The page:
Last Updated on May 8, 2015, by eNotes Editorial. Word Count: 991
[Dark Glasses contains] three or four of the best examples in all of literature of how the short story works. The weaker of the twelve stories could be dismissed on the assumption that they were included because of Hood's predilection for arranging his "pieces according to complex numerologies" that provide "a scaffolding for the imagination."… (p. 105)
Hood's strength lies in his ability to shape what he calls the "physical form" of material as diffuse as metaphysical speculation. Thus in terms of both manner and matter Hood is like the painter Alex Colville. Neither artist can rid himself "of those four or five bloody sets of metaphysical states" that Mathew Goderich (the persona for Hood's projected twelve volume prose epic) complained about: "Permanence and change; sameness and difference; being and becoming; form and matter."… Both Hood and Colville react to the same dilemma by concentrating on the spirit of the shapes of things: "If you pay close enough attention to things, stare at them, concentrate on them as hard as you can, not just with your intelligence, but with your feelings and instincts, you begin to apprehend the forms in them."… Hood is less impressive in his fiction than in his journalism because he frequently exploits artifice to impose an extrinsic pattern on his fiction…. By emphasizing [a] kind of extrinsic symbolism Hood reinforces his "scaffolding of the imagination" at the expense of obscuring the more important implications of the metaphor concerning time and space. The child may be thought safe from the railroad tracks that lie beyond the garden fence but the pendulum motion of the swing suggests that the real journey from the garden is a temporal one.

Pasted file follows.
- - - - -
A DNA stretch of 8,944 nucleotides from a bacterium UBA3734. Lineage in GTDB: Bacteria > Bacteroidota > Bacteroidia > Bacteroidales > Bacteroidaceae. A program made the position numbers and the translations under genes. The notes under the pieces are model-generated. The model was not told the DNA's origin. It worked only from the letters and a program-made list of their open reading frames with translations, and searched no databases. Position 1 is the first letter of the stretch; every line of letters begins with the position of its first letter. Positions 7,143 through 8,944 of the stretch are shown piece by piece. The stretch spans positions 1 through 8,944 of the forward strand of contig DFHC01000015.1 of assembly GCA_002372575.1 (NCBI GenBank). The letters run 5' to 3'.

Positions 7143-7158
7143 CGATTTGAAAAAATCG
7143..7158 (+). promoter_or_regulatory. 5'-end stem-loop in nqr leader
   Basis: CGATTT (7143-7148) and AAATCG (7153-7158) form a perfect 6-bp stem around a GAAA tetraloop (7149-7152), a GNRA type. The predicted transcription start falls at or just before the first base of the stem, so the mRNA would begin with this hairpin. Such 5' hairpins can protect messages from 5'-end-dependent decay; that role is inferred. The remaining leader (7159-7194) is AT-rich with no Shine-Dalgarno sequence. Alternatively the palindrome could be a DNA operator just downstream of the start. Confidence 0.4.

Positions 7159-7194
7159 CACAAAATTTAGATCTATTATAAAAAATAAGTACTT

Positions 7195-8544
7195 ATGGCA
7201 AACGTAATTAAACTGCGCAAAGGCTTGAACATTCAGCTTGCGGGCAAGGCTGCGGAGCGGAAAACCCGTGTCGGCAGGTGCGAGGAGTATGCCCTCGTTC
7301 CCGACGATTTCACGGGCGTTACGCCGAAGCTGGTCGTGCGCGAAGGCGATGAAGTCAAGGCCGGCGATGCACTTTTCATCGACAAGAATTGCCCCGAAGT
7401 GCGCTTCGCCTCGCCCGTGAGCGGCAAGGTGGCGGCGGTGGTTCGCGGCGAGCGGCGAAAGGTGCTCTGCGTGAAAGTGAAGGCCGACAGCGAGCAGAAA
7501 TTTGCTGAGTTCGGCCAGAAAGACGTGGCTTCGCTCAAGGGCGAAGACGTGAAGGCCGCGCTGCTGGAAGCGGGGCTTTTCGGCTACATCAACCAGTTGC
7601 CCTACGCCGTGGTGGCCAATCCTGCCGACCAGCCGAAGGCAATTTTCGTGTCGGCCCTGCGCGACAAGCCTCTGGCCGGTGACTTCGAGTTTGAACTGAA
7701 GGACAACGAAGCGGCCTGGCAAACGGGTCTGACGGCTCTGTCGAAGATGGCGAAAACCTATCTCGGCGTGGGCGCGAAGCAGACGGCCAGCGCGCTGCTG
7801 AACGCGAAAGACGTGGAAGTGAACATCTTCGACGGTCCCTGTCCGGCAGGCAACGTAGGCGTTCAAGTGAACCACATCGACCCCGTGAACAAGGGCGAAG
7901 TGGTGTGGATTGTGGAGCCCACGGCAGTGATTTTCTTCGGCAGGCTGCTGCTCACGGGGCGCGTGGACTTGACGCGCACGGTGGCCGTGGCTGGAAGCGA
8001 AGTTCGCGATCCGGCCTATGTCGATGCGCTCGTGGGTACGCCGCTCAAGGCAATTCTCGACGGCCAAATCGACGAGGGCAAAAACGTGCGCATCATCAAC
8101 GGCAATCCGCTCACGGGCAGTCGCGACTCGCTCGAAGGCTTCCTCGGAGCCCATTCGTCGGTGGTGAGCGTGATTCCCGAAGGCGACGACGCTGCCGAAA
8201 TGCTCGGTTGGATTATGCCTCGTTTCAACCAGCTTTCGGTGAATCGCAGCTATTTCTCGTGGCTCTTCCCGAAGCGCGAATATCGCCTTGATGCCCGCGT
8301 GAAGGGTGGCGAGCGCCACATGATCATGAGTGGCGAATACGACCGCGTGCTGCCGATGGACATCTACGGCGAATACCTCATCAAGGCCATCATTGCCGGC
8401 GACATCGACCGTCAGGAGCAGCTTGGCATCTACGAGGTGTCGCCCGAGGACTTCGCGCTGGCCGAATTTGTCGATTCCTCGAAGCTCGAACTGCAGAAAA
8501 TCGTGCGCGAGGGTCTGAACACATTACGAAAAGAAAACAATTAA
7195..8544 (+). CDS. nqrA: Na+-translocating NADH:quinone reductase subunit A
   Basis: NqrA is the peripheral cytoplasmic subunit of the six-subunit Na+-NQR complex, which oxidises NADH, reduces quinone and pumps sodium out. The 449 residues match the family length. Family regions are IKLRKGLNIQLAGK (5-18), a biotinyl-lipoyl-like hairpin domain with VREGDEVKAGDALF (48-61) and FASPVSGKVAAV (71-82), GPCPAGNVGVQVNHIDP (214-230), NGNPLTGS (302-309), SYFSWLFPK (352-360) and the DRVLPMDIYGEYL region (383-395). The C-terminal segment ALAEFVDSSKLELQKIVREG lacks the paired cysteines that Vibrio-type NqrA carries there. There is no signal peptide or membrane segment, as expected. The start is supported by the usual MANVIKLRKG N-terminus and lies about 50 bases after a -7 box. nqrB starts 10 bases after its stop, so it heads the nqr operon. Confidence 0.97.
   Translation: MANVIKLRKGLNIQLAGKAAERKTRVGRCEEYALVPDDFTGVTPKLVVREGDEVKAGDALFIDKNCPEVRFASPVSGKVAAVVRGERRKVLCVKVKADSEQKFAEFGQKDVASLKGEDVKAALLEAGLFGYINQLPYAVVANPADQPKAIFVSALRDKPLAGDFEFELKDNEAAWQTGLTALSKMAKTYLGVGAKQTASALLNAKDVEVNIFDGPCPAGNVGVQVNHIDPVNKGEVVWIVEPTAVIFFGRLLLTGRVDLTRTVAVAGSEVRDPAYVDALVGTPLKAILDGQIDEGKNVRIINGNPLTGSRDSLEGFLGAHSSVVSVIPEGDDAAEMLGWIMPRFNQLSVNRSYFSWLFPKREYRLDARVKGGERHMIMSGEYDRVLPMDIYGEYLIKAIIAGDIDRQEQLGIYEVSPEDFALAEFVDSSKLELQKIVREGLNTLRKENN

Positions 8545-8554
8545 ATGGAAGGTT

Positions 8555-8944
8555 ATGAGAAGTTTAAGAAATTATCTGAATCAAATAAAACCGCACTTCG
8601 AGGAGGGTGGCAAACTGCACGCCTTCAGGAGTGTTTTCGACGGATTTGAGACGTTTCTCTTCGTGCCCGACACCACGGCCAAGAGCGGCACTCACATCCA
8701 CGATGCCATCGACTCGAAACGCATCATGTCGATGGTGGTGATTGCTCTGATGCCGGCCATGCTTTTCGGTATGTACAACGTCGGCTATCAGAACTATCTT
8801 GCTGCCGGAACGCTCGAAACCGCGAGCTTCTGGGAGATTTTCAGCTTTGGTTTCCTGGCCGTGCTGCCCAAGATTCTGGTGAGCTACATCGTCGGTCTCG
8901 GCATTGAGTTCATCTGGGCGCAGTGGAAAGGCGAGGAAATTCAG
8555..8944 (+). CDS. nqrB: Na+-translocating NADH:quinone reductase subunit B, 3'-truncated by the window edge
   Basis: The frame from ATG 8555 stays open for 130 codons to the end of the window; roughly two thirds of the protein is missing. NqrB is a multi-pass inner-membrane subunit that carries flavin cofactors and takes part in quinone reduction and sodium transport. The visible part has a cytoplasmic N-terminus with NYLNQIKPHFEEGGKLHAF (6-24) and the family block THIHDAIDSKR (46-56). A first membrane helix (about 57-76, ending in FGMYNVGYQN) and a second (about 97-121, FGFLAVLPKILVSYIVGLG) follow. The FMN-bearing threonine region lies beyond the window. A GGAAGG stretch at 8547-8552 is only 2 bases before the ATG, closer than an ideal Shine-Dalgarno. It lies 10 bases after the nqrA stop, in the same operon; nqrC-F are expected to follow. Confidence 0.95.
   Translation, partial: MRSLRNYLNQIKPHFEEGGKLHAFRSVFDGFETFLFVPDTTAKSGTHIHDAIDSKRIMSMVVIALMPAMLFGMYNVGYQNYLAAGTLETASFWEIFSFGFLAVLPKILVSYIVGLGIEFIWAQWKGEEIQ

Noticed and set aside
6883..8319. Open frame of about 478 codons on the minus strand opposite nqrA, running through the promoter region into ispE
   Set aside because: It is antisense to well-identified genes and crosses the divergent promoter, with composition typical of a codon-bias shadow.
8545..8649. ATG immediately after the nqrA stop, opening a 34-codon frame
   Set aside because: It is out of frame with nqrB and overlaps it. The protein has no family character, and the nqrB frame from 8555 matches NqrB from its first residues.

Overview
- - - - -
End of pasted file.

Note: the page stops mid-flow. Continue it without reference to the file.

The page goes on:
At his best Hood succeeds in complementing the physical form of his stories with an inner scaffolding developed through the manipulation of metaphors which seem to emerge from within the incident. "Going out as a Ghost" is an excellent story that presents two strands of action which appear to be unrelated but actually are connected through the metaphor of the mask—the convincing disguises of a family's Halloween costumes and the suspected disguise of a convicted con-artist. The two story lines complement one another and then meet when the father suspiciously hangs up the phone on his desperate friend and then turns to reward the small Halloween visitor who is dressed as a ghost—the same unimaginative costume which the father had considered suitable for himself. This and the other successful stories illustrate the epigraph that Hood chose for the collection: "For now we see through a glass darkly; but then face to face." Most of Hood's characters quickly retreat from the impact of the brief moment of self-revelation. (pp. 105-06)